President Barack Obama pledges $100m to unlock secrets of the brain
Steve Connor is the Science Editor of The Independent. He has won many awards for his journalism, including five-times winner of the prestigious British science writers’ award; the David Perlman Award of the American Geophysical Union; twice commended as specialist journalist of the year in the UK Press Awards; UK health journalist of the year and a special merit award of the European School of Oncology for his investigative journalism. He has a degree in zoology from the University of Oxford and has a special interest in genetics and medical science, human evolution and origins, climate change and the environment.
Tuesday 02 April 2013
A new era in the understanding of the human brain - the most complex structure in the known universe - began today when President Obama announced a $100m (£67m) research initiative to start mapping the complex neural circuitry of the mind.
The aim is to understand what goes wrong in a range of debilitating neurological conditions, from childhood autism to Alzheimer's disease, and provide new treatments and possibly cures for brain disorders that have become the biggest medical burden in the developed world.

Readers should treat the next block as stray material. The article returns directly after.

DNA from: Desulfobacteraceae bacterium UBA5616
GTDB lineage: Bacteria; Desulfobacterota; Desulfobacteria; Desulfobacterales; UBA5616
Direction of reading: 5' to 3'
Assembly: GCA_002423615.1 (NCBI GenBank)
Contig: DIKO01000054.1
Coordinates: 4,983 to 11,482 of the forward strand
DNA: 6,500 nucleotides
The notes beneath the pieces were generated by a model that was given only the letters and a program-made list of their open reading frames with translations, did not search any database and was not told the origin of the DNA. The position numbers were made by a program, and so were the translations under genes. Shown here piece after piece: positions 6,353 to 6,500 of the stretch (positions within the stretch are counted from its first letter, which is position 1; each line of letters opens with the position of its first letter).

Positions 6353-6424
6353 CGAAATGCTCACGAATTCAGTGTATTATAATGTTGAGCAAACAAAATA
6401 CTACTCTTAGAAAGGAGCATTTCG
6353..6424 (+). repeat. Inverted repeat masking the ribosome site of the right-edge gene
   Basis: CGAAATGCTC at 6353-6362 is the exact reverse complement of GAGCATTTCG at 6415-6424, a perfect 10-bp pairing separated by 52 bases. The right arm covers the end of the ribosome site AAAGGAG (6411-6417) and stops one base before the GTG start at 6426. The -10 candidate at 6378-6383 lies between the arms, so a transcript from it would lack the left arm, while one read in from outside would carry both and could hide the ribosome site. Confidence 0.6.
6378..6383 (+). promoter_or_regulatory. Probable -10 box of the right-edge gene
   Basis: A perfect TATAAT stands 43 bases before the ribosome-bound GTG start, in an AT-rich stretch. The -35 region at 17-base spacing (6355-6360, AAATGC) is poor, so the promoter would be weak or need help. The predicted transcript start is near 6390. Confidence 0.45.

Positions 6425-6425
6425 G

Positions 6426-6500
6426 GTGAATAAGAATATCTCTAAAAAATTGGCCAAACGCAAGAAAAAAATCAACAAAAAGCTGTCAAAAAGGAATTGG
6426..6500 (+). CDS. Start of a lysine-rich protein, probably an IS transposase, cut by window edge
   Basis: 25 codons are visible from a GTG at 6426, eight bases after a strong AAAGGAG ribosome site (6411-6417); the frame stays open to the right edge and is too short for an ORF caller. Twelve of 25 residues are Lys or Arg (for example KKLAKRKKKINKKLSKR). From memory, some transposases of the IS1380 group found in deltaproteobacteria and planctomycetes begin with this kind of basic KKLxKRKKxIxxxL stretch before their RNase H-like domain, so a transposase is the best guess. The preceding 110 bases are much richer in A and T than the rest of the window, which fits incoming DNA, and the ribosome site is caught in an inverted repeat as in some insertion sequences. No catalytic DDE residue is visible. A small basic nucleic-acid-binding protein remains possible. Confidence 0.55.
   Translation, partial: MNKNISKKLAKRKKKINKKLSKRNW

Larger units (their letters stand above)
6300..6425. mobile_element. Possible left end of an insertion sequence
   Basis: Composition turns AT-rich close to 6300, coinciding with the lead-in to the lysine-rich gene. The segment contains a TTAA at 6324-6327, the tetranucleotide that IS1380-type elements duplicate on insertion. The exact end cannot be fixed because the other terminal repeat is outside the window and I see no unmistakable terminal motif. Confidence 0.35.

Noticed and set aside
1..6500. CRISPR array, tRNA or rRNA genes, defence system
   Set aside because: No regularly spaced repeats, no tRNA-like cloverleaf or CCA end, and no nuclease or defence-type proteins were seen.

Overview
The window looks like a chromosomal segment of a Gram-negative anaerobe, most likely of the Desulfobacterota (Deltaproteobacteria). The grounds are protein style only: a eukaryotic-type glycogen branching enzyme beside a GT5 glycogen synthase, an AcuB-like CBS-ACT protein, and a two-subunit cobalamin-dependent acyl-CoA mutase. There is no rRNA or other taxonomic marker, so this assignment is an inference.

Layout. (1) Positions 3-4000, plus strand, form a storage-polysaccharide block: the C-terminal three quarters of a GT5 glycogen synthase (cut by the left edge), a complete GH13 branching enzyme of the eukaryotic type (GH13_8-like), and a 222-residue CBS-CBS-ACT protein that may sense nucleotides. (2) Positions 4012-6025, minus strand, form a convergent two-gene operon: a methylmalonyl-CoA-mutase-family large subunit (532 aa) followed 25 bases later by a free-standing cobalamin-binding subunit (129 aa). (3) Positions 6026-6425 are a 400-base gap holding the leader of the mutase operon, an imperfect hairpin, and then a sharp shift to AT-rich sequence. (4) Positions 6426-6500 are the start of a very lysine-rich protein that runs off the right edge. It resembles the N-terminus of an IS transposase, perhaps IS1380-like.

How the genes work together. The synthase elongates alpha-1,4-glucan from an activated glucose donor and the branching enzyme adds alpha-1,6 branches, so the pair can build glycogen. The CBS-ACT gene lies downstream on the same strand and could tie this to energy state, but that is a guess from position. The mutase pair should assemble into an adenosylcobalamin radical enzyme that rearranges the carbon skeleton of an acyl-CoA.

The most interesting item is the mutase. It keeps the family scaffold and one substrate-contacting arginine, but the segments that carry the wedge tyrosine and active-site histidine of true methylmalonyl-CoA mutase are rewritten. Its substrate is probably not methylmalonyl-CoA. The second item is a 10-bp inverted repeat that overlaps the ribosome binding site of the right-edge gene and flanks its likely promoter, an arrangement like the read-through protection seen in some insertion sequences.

Although the initial funding for the Brain Research through Advancing Innovative Neurotechnologies (BRAIN) is relatively small compared to other big research initiatives, President Obama said that it would kick start a field of endeavour that has been likened to the $3.6bn human genome project to map the complete DNA sequence of man.
“As humans we can identify galaxies light-years away, study particles smaller than an atom but we still haven't unlocked the mystery of the three pounds of matter that sits between our ears,” President Obama said at a White House news conference.
In his state of the union address in February, Obama hinted that brain research would be boosted to stimulate the economy as well as providing deeper insights into one of the great mysteries of medical science - understanding how the brain works and why it can go wrong.
“If we want to make the best products, we also have to invest in the best ideas. Every dollar we invested to map the human genome returned $140 to our economy - every dollar. Today, our scientists are mapping the human brain to unlock the answers to Alzheimer's….Now is the time to reach a level of research and development not seen since the height of the space race,” President Obama said.
The BRAIN initiative is directed at mapping the neural circuits of the brain with novel technologies such as tiny nanosensors and wireless fibre-optic tools, in conjunction with more traditional methods such as magnetic resonance imaging - the hospital scanners that have already revolutionised the understanding of some brain function.
“This initiative is a boost for the brain, like the human genome project was for the genes. This is the start of the million-neuron march,” said Terry Sejnowski, an eminent neuroscientist at the Salk Institute in La Jolla, California and expert in computational modelling of the complex interactions between brain cells.